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GILMGA Avatar
Gil Dupre
Chattanooga, TN, USA   usa
1962 MG MGA
1974 MG MGB GT

I use a spring loaded curtain rod. Line up front and rear tires on driver side with laser leverler. Insert curtain rod on front rims same distant from floor,mark rim for reference, mark where slide edge is on curtain rod with then pencil,
rotate wheel to rear of then insert the curtain rod. Mark where the slide on rod is. The difference is toe. Adjust the oposite from side that is aligend with rear. Check front and rear wheel alignment with laser. Hope stering wheel is centered.



Gil
Peter-Sherman Avatar
Peter Sherman
Melbourne, Australia   aus

In reply to a post by RSS
In reply to a post by Peter-Sherman ...then I drive it on tram tracks, if it is squeaking on the steel, there is too much toe in.

And if you hear rumbling, you're not going fast enough. eye popping smiley

smiling smiley

yes you do indeed need to keep out of the way of W class trams, they weight 17 tonnes empty. Lot's of caste iron.
I was riding on one once when it drifted slowly into a Big outback style 4WD with all the bush bashing gear on it. Slowest collision I've ever seen and it went through that car like it didn't exist. Can still see the drivers face as he climbed rapidly into the back seat while the tram removed the entire side and front corner of the car and its assorted bull bars etc. The tram had a broken light and a scratch, that's it.
The Wiz Avatar
Mike The Wiz Barnes
STL, MO, USA   usa
1969 MG MGB GT
1971 MG MGB GT "Blueberry"
1979 MG MGB "PopTop"
2000 Ford Ranger SC4x4
2001 Mercedes-Benz SLK 230 Kompressor

In reply to a post by mitchelld996 The book says to have toe-in between 1/32 and 1/16.

It depends on the book, I was reading one today that said 5/32 +/-1/32.



Nulla tenaci invia est via



1971 MGBGT, overdrive, Limey relay and fuse kits, Rick Ingram struts all round, Jeff Schlemmer points distributor, mgccars.com alternator, Basil Adams camshaft and side cover, Eurospec tail lights, 1976 dashboard and console, 1999 Chevy cavalier seats, GM heater motor and fan with Ford 3 speed controller, Ford Merkur/Sierra parcel shelf, cruise control.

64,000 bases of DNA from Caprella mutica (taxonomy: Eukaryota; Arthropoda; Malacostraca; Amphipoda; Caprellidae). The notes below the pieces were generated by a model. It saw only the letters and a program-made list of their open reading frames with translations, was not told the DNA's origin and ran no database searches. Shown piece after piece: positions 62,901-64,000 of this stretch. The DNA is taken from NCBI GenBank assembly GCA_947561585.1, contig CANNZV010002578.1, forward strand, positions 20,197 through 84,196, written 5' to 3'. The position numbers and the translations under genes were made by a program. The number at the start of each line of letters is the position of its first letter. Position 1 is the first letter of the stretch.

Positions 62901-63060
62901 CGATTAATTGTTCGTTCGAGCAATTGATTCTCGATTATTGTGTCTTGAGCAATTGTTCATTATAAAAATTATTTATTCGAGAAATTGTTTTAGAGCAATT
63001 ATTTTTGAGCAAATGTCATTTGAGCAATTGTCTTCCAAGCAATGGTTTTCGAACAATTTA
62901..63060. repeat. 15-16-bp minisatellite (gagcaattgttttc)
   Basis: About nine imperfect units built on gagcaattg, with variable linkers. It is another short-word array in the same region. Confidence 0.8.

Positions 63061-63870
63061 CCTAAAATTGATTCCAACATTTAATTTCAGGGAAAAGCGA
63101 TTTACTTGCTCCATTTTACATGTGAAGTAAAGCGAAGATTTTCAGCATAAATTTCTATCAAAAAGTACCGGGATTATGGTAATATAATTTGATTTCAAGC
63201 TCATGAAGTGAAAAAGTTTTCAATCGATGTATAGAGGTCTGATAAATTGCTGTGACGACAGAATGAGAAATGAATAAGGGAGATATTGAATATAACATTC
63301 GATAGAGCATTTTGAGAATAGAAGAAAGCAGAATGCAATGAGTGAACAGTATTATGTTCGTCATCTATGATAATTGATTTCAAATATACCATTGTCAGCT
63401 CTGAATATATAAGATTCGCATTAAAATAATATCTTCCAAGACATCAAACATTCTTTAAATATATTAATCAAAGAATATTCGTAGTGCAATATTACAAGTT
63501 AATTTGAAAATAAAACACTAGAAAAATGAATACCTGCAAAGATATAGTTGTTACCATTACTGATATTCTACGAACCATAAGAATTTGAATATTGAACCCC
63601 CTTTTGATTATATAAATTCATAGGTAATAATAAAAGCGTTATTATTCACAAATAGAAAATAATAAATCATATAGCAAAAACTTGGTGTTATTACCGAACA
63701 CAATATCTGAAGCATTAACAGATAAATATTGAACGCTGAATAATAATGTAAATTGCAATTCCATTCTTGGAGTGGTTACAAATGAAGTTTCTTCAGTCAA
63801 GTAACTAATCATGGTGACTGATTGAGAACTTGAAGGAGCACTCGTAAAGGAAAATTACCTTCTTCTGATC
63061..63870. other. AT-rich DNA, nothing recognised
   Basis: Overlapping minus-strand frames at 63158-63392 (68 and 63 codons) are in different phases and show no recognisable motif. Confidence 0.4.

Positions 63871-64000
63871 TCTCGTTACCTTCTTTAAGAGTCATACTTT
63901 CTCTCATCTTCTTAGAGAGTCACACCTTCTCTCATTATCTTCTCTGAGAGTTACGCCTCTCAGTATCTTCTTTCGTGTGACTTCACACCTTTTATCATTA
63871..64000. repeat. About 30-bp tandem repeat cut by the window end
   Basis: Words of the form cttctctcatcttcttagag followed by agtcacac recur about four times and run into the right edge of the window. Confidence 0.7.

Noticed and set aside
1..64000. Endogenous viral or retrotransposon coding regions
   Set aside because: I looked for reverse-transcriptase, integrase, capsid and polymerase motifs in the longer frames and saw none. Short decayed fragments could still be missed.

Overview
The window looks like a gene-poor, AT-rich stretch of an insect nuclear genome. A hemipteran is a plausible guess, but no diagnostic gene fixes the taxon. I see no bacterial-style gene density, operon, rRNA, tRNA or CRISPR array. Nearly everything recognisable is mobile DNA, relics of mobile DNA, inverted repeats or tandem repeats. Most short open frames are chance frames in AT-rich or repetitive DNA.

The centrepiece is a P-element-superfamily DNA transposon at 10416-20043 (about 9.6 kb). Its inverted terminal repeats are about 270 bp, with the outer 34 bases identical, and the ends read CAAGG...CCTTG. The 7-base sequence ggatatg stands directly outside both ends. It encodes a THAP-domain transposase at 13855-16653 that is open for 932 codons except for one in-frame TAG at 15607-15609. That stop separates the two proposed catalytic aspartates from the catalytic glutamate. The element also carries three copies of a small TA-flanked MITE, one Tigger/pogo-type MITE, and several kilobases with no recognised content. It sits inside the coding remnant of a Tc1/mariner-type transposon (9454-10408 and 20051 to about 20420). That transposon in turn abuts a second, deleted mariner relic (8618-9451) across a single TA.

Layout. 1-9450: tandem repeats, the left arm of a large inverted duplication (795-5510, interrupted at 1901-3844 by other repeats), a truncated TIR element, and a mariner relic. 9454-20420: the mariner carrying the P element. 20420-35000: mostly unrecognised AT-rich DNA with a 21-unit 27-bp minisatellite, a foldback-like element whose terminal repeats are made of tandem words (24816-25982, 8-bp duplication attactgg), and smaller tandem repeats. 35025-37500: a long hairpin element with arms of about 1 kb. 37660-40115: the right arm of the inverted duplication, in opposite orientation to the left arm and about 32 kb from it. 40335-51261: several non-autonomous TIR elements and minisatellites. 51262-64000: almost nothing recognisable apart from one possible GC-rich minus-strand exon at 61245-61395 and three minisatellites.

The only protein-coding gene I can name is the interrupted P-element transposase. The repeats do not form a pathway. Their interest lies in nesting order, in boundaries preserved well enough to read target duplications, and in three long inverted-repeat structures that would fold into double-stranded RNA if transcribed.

1979 B, Olds 215 engine with 1996 Landrover heads, Carter AFB, Camaro T5 gearbox, Limey relay kit, Rick Ingram struts all round, mgccars alternator, Jeff Schlemmer distributor with Petronix, Eurospec tail lights, cruise control, 99 Pontiac Sunfire seats.

1969 MGBGT, Miata seats, late centre console, apart from that it's stock!
mrbarry Avatar
michael barry
dover tn, USA   usa
1979 MG MGB "Moanin' Joan"
1991 Ford Bronco

Should you inquire of a Hyper-Miler the suggestion would be to set -0- [ZERO] .. less tire wear no scrub better fuel mileage ..
there are new autos set to Zero ..

it will make them a wee bit twitchy

with a tendency to dart.. and not track back in corner..

,,

i set and suggest set [this said with a million miles behind the wheel]

to the minimum measurable toe -in for best response , tire wear and fuel efficiency.. minimum measurable on my device is 1/16 IN ..


GOSH 1/16 IN is Factory Spec ..

what do you Know .What do you think . perhaps those Abington Chaps were far ahead of the time.......
Speedracer Avatar
Hap Waldrop
Greenville, SC, USA   usa
1967 MG MGB "The Biscuit"

A tick of toe in is a very predictable feel, and this set up feels more comforatble to most folks, and there is really no other reason to set up a street MGB any differently. On race cars as driver get more experienced, they will often play alot with toe settings, zero will cause less resistence in straight line, but you have to mind the car a bit more on the straights, as it can roam a bit, then some drivers play with just a tick of toe out, this makes the car turn in incredibly quick, probaby so quick it would scare the living crap out of most folks at speed. Overal a tick of toein , gives most folks the feel they fell most comfortable with when cornering and driving in a straight line.



Hap Waldrop
Acme Speed Shop
864-370-3000
Performance/Race engines-heads, and DIY engine rebuilt kits
New alloy wheels options for MGBs, see vendors forum for details.

Acme Speed Shop   – Greenville, SC USA MG/ Triumph Performance Street/Race Engines - Cylinder Head Porting - Modified SU HS Carbs - DIY Engine Rebuild Kits With Tech Advice - Alloy wheels for MGB/TR6
cfrantz Avatar
Chris Frantz
Mississippi, USA   usa
1957 MG MGA
1964 MG MGB

The main reason for toe-in is to account for the "slop" in the suspension and steering joints when the car is moving. On a rear wheel drive car you use toe-in to compensate for the rolling friction on the tires loading the suspension and steering joints. The theory (also in practice) is that toeing the tires in a little the will compensate for them being pulled back close to zero when driving down the road.

Front wheel drive cars generally are the opposite and use toe-out. Being that the front wheels pull the car forward, the "slop" in suspension and steering joints would permit the tires to go to a zero to toe-in position when driving down the road.